Ministers faced fresh calls to review the UK’s unilateral legally-binding green goals on Wednesday after Europe unveiled targets that appear to allow a slower pace of decarbonisation. The European Commission said that Europe should cut carbon emissions by 40pc on 1990 levels by 2030, a policy that would then be translated into targets at different levels for individual member states. The EC target for the UK would be expected to be higher than 40pc but Ed Davey, the energy secretary, was unable to say whether it would be as onerous as the target the UK has already set itself, to cut carbon emissions by 50pc by 2025. Chancellor George Osborne has said that Britain should not be “out there in front of the rest of the world” or its European partners in tackling climate change. The EEF, the manufacturers’ organisation, said the EU target appeared less stretching and called for the UK to review its own commitments.

Telegraph 22nd Jan 2014 read more »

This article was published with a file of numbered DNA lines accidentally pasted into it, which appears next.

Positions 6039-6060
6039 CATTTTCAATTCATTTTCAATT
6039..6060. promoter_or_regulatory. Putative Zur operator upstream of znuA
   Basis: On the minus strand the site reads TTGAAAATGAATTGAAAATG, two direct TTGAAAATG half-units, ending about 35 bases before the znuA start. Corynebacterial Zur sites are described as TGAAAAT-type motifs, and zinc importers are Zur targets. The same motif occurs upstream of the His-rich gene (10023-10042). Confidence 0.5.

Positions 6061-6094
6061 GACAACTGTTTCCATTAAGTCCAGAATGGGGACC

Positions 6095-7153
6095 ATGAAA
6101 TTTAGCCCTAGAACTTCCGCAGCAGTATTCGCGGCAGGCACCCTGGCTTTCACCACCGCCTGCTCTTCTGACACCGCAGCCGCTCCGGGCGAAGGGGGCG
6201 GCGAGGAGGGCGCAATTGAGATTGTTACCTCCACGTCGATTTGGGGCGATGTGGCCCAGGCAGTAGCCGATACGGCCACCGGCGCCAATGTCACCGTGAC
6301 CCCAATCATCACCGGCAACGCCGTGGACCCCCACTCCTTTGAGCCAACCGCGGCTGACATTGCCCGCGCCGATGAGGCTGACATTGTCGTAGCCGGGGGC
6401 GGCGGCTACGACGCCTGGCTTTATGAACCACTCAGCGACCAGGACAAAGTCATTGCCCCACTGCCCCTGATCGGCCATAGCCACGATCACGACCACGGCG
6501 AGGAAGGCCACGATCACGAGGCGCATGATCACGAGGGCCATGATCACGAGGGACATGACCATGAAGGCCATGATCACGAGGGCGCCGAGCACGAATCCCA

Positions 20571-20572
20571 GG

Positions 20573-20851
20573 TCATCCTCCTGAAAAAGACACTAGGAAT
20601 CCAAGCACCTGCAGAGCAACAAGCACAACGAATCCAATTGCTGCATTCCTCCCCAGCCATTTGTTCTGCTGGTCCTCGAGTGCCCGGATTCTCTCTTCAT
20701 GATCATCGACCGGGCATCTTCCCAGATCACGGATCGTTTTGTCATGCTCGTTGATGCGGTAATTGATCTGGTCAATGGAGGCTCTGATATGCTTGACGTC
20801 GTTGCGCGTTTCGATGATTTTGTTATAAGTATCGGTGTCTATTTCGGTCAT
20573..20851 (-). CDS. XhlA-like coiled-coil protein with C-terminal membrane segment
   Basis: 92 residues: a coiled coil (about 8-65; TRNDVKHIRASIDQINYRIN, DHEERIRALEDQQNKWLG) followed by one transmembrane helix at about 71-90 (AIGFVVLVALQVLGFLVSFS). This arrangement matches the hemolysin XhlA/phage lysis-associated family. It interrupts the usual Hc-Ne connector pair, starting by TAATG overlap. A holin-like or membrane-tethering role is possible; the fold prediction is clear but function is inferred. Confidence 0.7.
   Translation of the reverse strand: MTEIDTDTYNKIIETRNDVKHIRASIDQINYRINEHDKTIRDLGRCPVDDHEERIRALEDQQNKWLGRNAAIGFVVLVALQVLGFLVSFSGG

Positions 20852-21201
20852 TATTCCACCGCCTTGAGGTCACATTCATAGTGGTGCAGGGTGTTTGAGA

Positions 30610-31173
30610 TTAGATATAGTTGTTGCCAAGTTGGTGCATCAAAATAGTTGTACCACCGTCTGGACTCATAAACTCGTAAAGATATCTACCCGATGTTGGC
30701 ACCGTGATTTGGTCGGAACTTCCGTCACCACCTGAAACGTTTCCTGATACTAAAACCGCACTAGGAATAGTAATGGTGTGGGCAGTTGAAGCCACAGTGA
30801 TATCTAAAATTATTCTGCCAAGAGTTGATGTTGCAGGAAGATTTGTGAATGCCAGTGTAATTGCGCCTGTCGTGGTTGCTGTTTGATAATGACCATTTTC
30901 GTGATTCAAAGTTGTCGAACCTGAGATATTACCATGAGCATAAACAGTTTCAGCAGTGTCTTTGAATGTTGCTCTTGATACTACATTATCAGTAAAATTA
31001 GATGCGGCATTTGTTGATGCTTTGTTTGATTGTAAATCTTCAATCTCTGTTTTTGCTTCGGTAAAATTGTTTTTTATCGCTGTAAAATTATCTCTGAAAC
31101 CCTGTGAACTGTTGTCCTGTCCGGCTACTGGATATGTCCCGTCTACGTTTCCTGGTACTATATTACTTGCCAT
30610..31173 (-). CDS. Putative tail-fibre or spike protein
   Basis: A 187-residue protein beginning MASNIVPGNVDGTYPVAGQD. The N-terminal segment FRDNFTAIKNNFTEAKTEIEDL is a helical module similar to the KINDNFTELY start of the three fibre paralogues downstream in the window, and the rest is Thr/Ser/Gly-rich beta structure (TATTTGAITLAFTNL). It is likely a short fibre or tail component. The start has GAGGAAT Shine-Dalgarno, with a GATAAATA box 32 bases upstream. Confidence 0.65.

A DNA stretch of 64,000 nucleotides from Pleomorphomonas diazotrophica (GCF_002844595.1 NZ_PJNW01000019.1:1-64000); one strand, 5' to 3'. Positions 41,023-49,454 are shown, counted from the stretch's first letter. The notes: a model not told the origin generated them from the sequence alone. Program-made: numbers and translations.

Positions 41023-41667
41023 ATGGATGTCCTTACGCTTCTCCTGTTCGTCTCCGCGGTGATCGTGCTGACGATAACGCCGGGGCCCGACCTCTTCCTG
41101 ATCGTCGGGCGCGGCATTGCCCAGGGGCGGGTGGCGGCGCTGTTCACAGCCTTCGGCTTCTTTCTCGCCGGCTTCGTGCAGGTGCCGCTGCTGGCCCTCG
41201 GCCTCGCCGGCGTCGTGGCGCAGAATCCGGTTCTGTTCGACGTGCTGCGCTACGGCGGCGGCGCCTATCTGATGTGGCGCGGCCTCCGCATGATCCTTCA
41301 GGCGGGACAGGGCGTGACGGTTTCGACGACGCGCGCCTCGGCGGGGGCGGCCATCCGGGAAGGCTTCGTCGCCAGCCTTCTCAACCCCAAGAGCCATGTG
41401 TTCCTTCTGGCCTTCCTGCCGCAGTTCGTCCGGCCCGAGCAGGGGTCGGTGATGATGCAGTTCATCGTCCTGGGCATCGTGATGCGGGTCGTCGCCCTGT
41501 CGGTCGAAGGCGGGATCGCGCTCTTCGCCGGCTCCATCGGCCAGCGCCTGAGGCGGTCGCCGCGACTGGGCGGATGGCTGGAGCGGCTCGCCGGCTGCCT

Britain has bound itself to cutting greenhouse gas emissions faster than other European countries, manufacturers have warned. The European Commission yesterday proposed that the EU should bind itself to cutting emissions across the bloc by 40 per cent on 1990 levels by 2030. Britain has already committed itself to cutting emissions by 50 per cent on 1990 levels by 2025. The commission angered the wind and solar industry by rejecting calls for binding renewable energy targets to be set for each member state. Instead, it agreed to Britain’s proposal that each country should be allowed to choose the cheapest way of meeting its share of the 40 per cent target. The decision not to set national renewables targets was welcomed by EDF, the French company planning to build Britain’s first new nuclear power station for a generation. The EEF, the UK manufacturers’ organisation, urged the Government to review its target to cut greenhouse gases or risk undermining the competitiveness of its industries. Richard Warren, the EEF’s energy and environment adviser, said that the weaker emissions target proposed for the EU meant that Britain was “targeting more then we need to or should be [and] this could damage UK competitiveness”. The Committee on Climate Change, the Government’s advisory body on emissions targets, said that the EEF was wrong and that the commission’s proposed target was “100 per cent consistent” with Britain’s target.